Hundreds of impassioned straphangers are jumping onboard a movement to save the G train, demanding the MTA keep “The Brooklyn Local” alive by maintaining service at five stations in Park Slope, Windsor Terrace and Kensington.
In less than 24 hours, more than 500 riders signed a petition calling for the continuation of service on the beloved line, which now links North and Brownstone Brooklyns thanks to a rare route extension.
The line extension — which two and a half years ago brought G trains to the Fourth Avenue-Ninth Street, Seventh Avenue, Prospect Park-15th Street, Fort Hamilton Parkway and Church Avenue stations — is set to expire when the Metropolitan Transportation Authority’s $257.5 million Culver Viaduct rehabilitation project ends next winter.
But not if transit-boosting pols have anything to say about it.
“We’re not going to take this lying down,” said Williamsburg District Leader Lincoln Restler, who started the petition. “At a time when the MTA is hiking costs and cutting service, the G train extension is the one silver lining.”
Restler says an elimination of G train service would sever a crucial one-seat ride that links important neighborhoods such as Park Slope and Greenpoint — a loss that would be felt by time-strapped straphangers and business owners who rely on the line to transport their clientele.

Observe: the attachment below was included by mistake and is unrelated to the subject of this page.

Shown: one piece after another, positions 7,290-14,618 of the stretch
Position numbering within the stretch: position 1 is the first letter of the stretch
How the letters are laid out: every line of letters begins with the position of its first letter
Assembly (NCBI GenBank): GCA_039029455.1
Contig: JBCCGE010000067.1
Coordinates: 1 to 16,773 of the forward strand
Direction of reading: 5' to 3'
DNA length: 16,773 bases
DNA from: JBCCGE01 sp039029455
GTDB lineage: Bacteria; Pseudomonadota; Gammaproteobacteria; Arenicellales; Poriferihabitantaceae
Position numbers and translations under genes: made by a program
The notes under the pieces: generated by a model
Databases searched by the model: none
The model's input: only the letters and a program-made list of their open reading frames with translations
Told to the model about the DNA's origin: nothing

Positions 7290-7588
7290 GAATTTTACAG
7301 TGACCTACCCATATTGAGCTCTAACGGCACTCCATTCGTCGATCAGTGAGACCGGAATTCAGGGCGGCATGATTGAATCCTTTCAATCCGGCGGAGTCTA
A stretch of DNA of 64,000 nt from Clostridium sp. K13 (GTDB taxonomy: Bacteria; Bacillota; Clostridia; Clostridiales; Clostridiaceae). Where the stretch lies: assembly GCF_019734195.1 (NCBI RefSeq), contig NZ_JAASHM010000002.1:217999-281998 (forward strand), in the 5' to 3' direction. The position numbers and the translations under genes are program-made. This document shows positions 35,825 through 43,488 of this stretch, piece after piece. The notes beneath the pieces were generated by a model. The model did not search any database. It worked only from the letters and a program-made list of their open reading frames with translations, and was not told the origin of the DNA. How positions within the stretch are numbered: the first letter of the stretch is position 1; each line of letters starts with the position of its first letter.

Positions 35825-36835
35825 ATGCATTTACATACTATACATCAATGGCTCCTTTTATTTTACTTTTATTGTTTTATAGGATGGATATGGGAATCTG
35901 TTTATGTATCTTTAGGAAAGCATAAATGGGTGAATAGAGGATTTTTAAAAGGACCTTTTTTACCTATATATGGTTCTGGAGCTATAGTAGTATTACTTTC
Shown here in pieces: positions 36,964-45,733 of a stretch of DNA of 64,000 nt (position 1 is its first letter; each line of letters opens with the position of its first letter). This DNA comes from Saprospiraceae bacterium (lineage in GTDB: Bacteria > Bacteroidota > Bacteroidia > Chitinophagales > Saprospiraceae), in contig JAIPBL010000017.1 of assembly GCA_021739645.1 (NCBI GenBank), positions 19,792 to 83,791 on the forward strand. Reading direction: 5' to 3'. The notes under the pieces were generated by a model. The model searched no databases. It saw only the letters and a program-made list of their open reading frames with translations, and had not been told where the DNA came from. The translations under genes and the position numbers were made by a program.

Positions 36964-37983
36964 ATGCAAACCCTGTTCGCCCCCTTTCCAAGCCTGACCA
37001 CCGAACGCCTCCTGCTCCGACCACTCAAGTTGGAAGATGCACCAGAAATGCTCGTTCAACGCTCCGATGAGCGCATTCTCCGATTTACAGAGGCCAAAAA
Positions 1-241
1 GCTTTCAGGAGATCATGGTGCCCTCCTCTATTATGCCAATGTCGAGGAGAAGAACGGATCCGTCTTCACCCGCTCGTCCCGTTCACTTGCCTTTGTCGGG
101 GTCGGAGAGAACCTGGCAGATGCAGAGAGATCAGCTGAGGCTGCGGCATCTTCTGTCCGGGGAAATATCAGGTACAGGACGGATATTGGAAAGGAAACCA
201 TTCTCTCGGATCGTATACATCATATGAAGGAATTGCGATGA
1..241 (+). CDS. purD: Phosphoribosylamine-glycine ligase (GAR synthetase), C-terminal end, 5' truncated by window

Commuters realized their Brooklyn-centric ride is inching closer to its last stop last week after the MTA wrapped up a station facelift at the Fourth Avenue–Ninth Street stop, marking a significant milestone for the project.
Riders soon began to rally for continued service in online forums. Councilman Brad Lander (D–Park Slope) and officials with the Straphangers Campaign have joined the fight to keep the service running — but so far the agency has been non-committal.
“No decision has been made,” MTA spokesman Kevin Ortiz said on Monday.
G trainers vow to keep fighting.
“The population along this line is only growing,” said petition-signer Brianna Campbell. “It seems ludicrous that the MTA would want to cut service.”
Reach reporter Natalie O'Neill at [email protected] or by calling her at (718) 260-4505.